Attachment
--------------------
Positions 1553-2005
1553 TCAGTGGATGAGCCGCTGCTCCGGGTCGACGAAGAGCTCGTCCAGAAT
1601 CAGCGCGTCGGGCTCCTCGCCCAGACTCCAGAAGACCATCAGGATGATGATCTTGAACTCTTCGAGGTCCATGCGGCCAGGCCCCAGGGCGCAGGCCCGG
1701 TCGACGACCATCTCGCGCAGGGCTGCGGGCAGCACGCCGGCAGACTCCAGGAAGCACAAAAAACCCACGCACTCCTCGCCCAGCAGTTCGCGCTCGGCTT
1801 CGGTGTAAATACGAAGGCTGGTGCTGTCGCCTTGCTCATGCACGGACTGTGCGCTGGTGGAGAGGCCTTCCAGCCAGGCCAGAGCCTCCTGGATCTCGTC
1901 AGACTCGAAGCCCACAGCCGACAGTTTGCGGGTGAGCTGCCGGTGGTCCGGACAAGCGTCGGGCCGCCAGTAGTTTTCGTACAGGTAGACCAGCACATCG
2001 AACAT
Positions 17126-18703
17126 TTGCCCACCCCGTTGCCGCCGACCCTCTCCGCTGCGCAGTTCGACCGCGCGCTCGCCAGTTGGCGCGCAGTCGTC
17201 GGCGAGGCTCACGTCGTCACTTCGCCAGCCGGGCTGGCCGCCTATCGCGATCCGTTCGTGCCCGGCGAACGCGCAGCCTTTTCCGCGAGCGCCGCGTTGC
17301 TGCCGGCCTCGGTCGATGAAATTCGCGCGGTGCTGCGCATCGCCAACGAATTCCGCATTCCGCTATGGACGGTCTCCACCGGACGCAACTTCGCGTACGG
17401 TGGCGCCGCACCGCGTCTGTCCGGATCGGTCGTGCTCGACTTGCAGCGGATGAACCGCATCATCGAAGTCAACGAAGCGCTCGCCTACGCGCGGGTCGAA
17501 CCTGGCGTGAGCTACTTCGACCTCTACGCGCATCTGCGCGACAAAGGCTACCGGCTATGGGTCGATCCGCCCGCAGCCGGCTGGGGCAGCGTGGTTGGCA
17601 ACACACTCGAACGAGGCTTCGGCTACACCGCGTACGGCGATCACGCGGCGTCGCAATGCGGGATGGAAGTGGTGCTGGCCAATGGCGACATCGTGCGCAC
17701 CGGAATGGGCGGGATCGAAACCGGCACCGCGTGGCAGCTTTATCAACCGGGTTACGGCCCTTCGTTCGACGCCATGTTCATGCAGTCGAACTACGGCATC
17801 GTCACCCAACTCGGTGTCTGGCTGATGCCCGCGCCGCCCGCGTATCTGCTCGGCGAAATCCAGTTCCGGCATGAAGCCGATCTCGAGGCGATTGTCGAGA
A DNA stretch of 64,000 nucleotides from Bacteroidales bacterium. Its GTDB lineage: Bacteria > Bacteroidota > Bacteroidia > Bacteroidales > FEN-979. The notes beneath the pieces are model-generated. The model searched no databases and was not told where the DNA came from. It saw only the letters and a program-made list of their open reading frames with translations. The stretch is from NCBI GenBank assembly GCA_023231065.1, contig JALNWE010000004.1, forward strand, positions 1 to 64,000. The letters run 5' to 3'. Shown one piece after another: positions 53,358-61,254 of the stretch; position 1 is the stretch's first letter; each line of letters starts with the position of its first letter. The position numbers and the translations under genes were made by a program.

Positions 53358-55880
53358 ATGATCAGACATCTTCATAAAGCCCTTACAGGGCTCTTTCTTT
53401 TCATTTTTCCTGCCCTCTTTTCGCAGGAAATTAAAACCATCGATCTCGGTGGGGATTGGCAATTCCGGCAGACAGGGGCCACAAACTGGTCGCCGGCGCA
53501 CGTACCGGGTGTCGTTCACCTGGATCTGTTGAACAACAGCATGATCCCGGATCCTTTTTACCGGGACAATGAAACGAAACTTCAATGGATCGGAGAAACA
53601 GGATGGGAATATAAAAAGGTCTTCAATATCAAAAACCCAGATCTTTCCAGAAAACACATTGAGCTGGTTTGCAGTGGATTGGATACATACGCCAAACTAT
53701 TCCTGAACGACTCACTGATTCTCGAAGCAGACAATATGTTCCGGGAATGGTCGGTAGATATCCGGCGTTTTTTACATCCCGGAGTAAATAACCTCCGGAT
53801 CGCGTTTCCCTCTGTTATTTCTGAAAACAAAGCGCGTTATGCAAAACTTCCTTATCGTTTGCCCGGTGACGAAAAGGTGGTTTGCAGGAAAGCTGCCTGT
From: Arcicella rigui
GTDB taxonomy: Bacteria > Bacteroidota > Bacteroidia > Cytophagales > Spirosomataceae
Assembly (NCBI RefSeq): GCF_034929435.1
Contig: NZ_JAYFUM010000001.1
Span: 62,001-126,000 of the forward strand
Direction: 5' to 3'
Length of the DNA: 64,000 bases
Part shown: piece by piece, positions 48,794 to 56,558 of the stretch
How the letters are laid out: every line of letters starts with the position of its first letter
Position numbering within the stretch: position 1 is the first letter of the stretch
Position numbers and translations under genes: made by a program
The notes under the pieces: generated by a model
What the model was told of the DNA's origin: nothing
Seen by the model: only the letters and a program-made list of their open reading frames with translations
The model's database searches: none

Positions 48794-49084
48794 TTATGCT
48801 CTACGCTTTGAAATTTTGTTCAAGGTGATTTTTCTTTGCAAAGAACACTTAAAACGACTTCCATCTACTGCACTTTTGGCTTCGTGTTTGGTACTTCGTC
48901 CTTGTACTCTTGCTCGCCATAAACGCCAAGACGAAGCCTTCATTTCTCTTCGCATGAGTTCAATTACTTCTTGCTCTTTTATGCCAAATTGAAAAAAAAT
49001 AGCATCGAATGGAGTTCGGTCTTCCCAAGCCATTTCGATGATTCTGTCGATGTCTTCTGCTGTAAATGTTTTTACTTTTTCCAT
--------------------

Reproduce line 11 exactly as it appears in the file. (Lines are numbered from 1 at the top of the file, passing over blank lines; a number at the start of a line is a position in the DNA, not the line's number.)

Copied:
17301 TGCCGGCCTCGGTCGATGAAATTCGCGCGGTGCTGCGCATCGCCAACGAATTCCGCATTCCGCTATGGACGGTCTCCACCGGACGCAACTTCGCGTACGG